John Breslin: Exactly! I’m delighted that Yahoo! SearchMonkey have listed SIOC as one of their recommended vocabularies – and that people are now starting to get the idea of being able to retrieve user-generated content items from all or from specific types of social websites (blogs, forums, mailing lists, photo albums) using mechanisms like SIOC and FOAF. Through people defining interests explicitly using something like a foaf:interest field or implicitly by clicking on tags of interest, relevant content can be easily returned from social websites with appropriate dc:subject or sioc:topic metadata.
Q:A practical result being that you create a new account with a new social network and that SN can identify other people on that Network who are listed in Bob’s defined relationships. Have any social networks already deployed this service?
John Breslin: There are many sites (e.g. Dopplr) that are starting to allow you to bring your friends with you by specifying something like your GMail account details (and then matching e-mail addresses you use) or your Twitter account details (and then retrieving a list of those whose microblogs you follow), but it is certainly useful to have a smaller set of reusable relationship formats that can make this more widespread (and that extends the number of services that you can import from). The Google SocialGraph API is a nice example of something that can enable this, as it allows applications to reuse social graph information extracted from sources all over the Web and represented using the open formats XFN and FOAF.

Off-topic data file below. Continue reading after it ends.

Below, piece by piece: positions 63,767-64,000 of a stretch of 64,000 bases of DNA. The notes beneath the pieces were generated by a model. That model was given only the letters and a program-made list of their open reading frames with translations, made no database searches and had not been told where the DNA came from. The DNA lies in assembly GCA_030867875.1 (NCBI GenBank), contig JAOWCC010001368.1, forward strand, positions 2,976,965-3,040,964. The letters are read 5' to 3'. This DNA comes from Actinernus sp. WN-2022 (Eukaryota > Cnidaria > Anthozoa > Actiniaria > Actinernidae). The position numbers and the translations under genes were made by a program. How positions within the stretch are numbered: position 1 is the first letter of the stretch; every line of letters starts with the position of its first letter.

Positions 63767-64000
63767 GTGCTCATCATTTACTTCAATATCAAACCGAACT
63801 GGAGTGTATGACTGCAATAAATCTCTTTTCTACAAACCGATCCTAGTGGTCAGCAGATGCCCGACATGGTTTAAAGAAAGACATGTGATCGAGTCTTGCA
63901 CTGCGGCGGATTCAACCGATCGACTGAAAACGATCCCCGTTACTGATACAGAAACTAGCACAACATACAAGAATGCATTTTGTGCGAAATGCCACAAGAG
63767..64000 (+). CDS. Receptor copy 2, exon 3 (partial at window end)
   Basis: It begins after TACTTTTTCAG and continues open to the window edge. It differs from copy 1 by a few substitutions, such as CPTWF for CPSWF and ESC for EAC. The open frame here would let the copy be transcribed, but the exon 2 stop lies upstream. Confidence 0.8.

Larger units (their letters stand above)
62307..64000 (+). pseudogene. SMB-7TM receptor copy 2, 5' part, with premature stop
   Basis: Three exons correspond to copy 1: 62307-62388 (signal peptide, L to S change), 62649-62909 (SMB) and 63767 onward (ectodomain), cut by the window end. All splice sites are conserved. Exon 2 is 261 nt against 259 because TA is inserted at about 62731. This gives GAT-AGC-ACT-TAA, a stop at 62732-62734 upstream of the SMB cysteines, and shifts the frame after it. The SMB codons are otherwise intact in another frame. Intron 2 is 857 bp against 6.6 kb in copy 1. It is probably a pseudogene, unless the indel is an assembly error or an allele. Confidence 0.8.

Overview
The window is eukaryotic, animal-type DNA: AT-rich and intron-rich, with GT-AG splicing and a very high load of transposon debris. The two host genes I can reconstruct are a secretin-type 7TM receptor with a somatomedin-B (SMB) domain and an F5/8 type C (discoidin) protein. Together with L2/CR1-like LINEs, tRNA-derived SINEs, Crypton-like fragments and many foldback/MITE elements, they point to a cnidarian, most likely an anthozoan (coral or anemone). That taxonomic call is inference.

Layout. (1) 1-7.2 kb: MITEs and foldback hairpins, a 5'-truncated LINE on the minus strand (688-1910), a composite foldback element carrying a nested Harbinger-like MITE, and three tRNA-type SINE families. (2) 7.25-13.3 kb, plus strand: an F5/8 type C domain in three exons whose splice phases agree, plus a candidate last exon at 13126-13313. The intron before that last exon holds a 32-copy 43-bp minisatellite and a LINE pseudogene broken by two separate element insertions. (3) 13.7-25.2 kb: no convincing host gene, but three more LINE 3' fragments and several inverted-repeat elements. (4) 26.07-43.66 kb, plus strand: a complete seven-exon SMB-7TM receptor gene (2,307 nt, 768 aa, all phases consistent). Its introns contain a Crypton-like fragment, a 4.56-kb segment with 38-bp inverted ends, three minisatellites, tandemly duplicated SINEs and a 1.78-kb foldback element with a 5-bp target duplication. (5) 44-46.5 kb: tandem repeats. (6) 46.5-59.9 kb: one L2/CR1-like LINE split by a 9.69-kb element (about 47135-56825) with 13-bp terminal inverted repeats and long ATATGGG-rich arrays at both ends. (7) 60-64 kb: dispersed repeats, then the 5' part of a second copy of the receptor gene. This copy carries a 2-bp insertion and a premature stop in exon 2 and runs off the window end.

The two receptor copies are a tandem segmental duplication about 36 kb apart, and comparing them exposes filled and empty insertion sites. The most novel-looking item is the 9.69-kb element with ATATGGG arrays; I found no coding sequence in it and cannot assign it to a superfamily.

Searching the semantic layer…
Q: I’m a bit confused by the SIOC RDF Browser and if there are any applications that currently allow one to browse information expressed in RDF and SIOC ontology – I assume you need specific URLs to use this?